Sweden's central bank on Wednesday decided to retain the benchmark repo rate unchanged at 1.5 percent as expected after cutting the rate twice since December last year, to support the economy amid financial turbulence abroad.
The Executive Board of the Riksbank said it has also decided to revise the repo-rate path downwards somewhat "as a result of the poorer outlook abroad." Repo rate is expected to remain at this low level for just over a year, the Board said.
But as inflationary pressures increase, the repo rate will also need to be gradually raised. However, the rate may need to be lower if the situation in the euro area is problematic and could worsen, and trigger further negative effects on the Swedish economy, the policymakers at the central bank said.
The Board appeared to be very much concerned about the "unease in Europe" which is "casting a shadow over the Swedish economy." "There is considerable uncertainty concerning economic developments," it said in a statement.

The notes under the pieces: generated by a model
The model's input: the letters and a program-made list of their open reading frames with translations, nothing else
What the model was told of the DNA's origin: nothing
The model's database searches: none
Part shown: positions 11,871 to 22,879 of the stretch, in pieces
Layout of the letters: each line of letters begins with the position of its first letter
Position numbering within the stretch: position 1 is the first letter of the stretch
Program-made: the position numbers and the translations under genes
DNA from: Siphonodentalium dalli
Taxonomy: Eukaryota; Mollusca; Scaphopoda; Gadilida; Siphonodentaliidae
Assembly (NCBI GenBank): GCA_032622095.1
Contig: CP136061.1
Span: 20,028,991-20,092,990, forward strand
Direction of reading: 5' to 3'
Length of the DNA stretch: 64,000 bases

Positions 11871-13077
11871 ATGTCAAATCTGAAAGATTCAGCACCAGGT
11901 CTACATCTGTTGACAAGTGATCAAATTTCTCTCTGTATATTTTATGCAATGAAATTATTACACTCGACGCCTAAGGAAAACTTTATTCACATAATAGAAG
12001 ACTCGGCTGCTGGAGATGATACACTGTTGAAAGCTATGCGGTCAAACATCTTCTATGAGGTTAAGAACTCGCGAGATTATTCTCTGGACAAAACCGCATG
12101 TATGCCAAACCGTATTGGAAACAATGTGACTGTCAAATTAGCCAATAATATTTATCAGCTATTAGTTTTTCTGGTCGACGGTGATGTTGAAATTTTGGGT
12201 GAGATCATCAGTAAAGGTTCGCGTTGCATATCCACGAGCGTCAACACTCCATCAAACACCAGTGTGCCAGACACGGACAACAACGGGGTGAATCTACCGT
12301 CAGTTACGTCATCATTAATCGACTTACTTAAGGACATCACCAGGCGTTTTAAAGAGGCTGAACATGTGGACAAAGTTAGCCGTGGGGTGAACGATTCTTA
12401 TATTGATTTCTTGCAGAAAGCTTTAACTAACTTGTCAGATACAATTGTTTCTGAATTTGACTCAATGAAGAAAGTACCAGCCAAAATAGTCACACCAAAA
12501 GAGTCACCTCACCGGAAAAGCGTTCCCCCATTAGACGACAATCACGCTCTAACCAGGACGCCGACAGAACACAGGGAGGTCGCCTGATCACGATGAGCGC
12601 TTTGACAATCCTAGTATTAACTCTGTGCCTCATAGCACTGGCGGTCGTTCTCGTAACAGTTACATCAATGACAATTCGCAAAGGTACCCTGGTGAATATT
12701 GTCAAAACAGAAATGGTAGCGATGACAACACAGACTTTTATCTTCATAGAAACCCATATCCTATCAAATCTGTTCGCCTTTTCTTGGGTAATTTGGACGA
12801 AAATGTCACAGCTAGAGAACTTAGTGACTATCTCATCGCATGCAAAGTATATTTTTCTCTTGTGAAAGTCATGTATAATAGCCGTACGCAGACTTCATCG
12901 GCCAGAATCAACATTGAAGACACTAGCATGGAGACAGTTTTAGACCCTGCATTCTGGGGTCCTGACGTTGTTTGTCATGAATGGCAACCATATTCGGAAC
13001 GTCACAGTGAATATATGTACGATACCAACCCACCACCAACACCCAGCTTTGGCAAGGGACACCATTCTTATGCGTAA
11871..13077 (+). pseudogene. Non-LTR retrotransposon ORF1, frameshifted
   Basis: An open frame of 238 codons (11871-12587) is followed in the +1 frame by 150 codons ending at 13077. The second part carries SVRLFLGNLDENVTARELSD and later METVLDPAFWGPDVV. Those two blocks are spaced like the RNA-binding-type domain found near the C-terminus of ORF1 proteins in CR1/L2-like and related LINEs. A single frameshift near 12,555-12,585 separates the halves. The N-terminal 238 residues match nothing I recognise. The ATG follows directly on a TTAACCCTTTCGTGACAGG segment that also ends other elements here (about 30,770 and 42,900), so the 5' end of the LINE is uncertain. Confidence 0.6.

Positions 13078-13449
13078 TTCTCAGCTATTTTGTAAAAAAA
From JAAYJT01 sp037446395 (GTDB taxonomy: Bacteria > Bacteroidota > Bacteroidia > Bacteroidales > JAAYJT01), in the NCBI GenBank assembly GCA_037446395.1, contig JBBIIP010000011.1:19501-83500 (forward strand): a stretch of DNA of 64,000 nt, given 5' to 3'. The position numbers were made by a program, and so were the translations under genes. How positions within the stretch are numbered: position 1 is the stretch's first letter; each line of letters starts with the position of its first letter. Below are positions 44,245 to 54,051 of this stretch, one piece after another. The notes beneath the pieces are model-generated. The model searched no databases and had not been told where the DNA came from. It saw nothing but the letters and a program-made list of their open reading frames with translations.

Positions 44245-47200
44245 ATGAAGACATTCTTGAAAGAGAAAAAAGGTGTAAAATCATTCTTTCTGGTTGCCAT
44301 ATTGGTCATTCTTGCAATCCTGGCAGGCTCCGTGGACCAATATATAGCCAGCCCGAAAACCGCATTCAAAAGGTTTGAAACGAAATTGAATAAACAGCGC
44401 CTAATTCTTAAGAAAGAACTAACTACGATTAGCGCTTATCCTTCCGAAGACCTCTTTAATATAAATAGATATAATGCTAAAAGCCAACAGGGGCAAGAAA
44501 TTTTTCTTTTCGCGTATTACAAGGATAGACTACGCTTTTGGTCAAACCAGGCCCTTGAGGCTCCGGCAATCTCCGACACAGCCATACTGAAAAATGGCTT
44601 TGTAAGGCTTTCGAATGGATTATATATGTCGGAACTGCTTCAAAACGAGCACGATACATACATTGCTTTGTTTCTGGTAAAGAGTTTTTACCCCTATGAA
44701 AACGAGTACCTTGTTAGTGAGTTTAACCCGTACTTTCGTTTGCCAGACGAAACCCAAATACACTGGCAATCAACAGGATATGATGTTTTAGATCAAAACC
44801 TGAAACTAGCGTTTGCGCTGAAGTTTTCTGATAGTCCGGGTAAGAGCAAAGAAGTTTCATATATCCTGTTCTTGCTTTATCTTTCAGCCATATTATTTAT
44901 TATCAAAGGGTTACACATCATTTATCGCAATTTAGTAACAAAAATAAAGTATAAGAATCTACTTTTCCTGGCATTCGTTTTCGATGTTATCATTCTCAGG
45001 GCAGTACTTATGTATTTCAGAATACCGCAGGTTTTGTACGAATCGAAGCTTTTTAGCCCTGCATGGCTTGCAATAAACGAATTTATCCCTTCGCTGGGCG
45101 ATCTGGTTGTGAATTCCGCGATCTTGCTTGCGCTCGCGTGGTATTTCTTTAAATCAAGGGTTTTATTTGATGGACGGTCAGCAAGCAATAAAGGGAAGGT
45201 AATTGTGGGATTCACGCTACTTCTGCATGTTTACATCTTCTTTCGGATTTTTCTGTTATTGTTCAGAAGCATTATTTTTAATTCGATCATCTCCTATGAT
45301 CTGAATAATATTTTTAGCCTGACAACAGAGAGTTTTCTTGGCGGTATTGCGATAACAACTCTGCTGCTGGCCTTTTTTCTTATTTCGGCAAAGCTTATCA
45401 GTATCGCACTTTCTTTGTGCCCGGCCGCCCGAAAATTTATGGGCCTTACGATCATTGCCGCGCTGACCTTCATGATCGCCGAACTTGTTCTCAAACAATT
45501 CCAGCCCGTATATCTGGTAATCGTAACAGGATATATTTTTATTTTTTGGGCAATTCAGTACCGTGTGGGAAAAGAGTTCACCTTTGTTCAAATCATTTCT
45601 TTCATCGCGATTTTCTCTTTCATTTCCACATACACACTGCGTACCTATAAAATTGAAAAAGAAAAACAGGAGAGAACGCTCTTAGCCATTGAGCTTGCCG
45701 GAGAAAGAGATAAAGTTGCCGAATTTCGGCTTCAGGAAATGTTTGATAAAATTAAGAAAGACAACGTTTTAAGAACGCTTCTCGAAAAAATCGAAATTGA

Economic growth in Sweden is expected to be weak for some time to come due to subdued exports and weak economic sentiment. However, the economic activity will strengthen as the unease in the euro area abates.
The central bank, at the same time, upped the gross domestic product forecast for this year to 0.6 percent from the April projection of 0.4 percent. However, it slightly scaled back the growth projection for next year to 1.7 percent from 1.9 percent estimated earlier.
Inflation is low at present, which is mainly due to cost pressures being low and the krona having strengthened after the financial crisis 2008-2009, the Executive Board noted.
The bank lowered the inflation outlook to 1.1 percent in 2012 from the April forecast of 1.2 percent. The forecast for 2013 was cut to 1.7 percent from 1.9 percent.
Deputy Governors Karolina Ekholm and Lars Svensson entered reservations against the decision to keep the repo rate unchanged and against the repo-rate path in the Monetary Policy Report. They both advocated a lowering of the repo rate to 1 percent and a lower repo-rate path than in the report.
by RTT Staff Writer
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